One day recently, Bobby Ruff opened the Twitter app on his phone and typed these words: "#BeatCSU."
It was a bit of a strange sensation for the former Charleston Southern linebacker, who was part of Buccaneer teams that won two Big South championships and held a 4-0 record against The Citadel from 2013-15.
"It actually was a little bit hard for me," said Ruff, now an assistant coach at The Citadel. "You invest so much time into a place and see the dramatic change that took place in the program. It was a special time for all of us."
Ruff and fellow Citadel assistant Colton Korn have a unique perspective on the CSU-Citadel rivalry, which will play out for the first time since 2015 on Thursday night at Johnson Hagood Stadium.
Now quality control coaches at The Citadel, Ruff and Korn are young enough to have played alongside many of the Bucs on this year's team. Korn caught eight passes for 67 yards in CSU's 33-20 victory at Johnson Hagood Stadium in 2015 in the infamous "broom" game, when the Bucs celebrated a three-game sweep of the Bulldogs.
Ruff remembers throwing a block during a 74-yard punt return for a touchdown by CSU's Darius Hammond to spark a 20-18 win over The Citadel in 2014 at Buccaneer Field.
Those were big wins for CSU, which lost five of its first six games against The Citadel and felt it had to fight for attention and respect in the Lowcountry.
"They were huge wins," Korn said. "When I first came to CSU, a lot of people didn't even know we had a football program, and everybody knew who The Citadel was. For us, it was the big respect game and the way to get our name known at Charleston Southern.
"Before we won those games, we were not really relevant in Charleston. If you asked people who the teams were in Charleston, they'd probably say The Citadel and College of Charleston."
But this time, their job is to help ensure that The Citadel snaps its 0-4 skid against their former team. And they are fully invested in a Bulldogs victory.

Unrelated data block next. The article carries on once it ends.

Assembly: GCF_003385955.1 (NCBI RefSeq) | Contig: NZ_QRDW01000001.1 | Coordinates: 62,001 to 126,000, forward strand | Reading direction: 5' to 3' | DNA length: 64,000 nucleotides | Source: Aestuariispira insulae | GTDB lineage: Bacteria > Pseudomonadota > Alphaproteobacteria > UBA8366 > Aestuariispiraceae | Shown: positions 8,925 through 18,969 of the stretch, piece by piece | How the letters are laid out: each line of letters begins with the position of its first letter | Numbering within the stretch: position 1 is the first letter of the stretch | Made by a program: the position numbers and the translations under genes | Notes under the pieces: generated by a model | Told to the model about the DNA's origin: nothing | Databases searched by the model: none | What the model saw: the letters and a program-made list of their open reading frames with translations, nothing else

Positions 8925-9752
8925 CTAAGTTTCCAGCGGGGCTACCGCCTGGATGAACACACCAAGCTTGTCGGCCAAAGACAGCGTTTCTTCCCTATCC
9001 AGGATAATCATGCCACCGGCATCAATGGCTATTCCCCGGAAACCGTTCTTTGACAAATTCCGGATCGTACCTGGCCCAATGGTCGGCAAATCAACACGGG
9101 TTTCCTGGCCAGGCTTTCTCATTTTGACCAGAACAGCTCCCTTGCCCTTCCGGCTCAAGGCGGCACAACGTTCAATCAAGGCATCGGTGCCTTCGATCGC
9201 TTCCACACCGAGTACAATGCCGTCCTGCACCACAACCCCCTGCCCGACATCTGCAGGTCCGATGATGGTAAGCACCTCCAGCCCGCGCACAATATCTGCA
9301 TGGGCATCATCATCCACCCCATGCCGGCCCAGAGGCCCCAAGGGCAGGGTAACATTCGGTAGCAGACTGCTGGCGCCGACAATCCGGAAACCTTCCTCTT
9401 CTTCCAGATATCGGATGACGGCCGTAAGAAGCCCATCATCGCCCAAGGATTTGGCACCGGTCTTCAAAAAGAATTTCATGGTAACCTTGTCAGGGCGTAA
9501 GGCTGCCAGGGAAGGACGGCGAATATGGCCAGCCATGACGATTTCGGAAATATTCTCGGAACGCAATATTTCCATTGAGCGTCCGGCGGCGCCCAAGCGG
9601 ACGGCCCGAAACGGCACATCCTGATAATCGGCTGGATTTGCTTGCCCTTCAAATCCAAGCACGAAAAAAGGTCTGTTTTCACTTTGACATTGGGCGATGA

"This is my job," said Ruff, whose father Brian Ruff was a Citadel All-American in the 1970s. "This is where I'm investing my time and work. Colton and I both have been given a great opportunity at The Citadel by coach (Brent) Thompson, and we are not working this hard to lose.
"Charleston Southern is our alma mater, but this is our place of work now."
Bobby Ruff works with The Citadel's defense, while Korn works with the offense and Bulldogs recruiting coordinator J.P. Gunter. Thompson said they've been valuable additions to his staff.
"They each bring energy to our program," Thompson said. "Everything you saw on the football field that we loved when they were on the other side, they bring to us as coaches. Those guys played hard and they coach the same way. They bring a little different energy to the practice field and the office, and we're excited to have them with us."
Before coming to The Citadel, Korn worked with Jamey Chadwell and his brother, former Clemson quarterback Willy Korn, at Coastal Carolina, another of CSU's rivals. So he's already heard about his career choices from Buc fans and former teammates.
"I've gotten it all," he said. "I was called a traitor for going to Coastal, but it's actually lightened up since I went to The Citadel. I think Bobby gets it worse than I do."
The pair are immensely proud of what CSU accomplished during their playing days under Chadwell, now the associate head coach and offensive coordinator at Coastal Carolina. The NCAA recently penalized Charleston Southern for using ineligible players and other issues during Chadwell's tenure, and CSU will likely have to vacate some victories and/or Big South titles.
But that can't erase what happened on the field, Ruff and Korn said.
"We know as players that we went about things the right way," Korn said. "There were outside factors that affected all the athletic teams at CSU. But as far as my four years there go, what we were able to do in going from zero wins to winning Big South titles was pretty special. Those were special years."
Said Ruff: "What it comes down to is that, as players, we did everything we were told to do. In our eyes, we didn't break any rules and were doing what we were told to do. Whatever the NCAA does, nothing can take away those memories.
"I mean, going to North Dakota State in the playoffs and taking them to overtime, nothing can take away that feeling. You can't take away that video; you look on YouTube, and it's still there."
Both have learned quickly to separate their playing days from their coaching careers.
"Before I took the job here, I actually reached out to Coach Chadwell and my other coaches at Charleston Southern and asked them what I should do," Ruff said. "They all said, you've got to do what's best for you, and The Citadel is a great place to start your career."